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Beatification Begun for Five Argentines

August 5, 2005

VATICAN CITY (AP) _ The archbishop of Buenos Aires started the beatification process for three priests and two seminarians killed in the 1970s during Argentina’s ``Dirty War,″ Vatican Radio said Thursday, seeking to have them declared martyrs for their faith.

The move _ the first step toward possible sainthood _ is significant because the Catholic Church in general and Cardinal Jorge Mario Bergoglio in particular was criticized at the time for failing to call attention to atrocities of the military dictatorship then in power.

The five members of the Pallotine order, Revs. Pedro Duffau, Alfredo Leaden and Alfredo Kelly, and seminarians Salvador Barbeito and Emilio Barletti, were found shot to death July 4, 1976, inside the parish of St. Patrick in Buenos Aires.

Their killers were never found, but testimony gathered by police said the killers may have been agents from the Navy School of Mechanics, the chief detention center of Argentina’s past dictatorship, Vatican Radio reported.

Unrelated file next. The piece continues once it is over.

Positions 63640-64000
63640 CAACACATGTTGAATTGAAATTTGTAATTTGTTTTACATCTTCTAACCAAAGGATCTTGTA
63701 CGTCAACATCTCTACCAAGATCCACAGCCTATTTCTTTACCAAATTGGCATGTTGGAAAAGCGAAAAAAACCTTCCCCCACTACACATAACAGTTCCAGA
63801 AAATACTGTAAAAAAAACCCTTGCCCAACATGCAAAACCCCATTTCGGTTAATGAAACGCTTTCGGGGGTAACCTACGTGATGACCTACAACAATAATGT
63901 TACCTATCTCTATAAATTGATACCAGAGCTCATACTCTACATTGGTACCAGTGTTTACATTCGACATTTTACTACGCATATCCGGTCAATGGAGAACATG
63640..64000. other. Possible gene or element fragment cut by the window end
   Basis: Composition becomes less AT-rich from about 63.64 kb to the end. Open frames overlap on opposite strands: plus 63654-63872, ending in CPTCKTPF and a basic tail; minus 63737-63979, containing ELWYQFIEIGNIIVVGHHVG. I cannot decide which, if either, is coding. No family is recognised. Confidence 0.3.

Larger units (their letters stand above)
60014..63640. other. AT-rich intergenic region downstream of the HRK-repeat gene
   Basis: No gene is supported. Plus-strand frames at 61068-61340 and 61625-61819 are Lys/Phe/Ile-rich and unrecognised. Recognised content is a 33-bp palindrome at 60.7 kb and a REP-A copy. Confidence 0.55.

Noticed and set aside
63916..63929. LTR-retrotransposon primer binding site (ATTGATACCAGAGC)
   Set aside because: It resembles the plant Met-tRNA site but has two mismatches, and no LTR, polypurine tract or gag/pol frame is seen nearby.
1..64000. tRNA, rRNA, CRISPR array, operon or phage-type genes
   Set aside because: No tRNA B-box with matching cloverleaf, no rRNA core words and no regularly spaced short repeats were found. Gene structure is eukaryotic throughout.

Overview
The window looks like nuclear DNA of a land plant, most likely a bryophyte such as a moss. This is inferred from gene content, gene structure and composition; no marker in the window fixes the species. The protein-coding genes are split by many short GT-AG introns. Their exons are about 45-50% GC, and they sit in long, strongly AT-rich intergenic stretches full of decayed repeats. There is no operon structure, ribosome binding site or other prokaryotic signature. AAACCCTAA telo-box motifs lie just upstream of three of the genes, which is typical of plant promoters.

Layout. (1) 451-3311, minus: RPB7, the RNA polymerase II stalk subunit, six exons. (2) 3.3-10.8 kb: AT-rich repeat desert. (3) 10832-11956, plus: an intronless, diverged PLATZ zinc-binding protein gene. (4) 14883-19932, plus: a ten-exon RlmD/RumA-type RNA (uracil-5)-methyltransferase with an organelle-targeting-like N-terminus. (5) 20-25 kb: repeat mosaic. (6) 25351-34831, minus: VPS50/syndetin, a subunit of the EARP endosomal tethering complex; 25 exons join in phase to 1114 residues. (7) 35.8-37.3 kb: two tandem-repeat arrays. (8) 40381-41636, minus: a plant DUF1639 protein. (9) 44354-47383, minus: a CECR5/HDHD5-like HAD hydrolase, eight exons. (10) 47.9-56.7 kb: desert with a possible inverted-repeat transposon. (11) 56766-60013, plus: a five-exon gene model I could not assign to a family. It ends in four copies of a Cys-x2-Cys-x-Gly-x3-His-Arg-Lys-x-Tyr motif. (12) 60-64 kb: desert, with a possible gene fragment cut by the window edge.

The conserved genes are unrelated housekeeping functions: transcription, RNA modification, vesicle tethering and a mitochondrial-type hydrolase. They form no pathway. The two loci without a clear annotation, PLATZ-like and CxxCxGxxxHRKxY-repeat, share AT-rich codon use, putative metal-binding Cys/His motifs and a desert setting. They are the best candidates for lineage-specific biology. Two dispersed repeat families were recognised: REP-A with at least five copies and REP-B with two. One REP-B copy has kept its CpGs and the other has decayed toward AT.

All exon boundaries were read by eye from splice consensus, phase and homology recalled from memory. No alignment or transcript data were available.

It said Bergoglio, a Jesuit, had authorized an investigation into the lives of the men as well as ``the circumstances surrounding their death″ _ meaning he is considering declaring them martyrs.

Without such a move, the Vatican must confirm miracles attributed to each man’s intercession before any could be beatified. A martyrdom declaration, which means the men died for the church, could also have political ramifications in Argentina.

More than 12,000 people have been officially listed as dead or missing from Argentina’s 1976-83 dictatorship _ victims of what prosecutors call a systematic state crackdown on opposition. Human rights groups say the figure is closer to 30,000.

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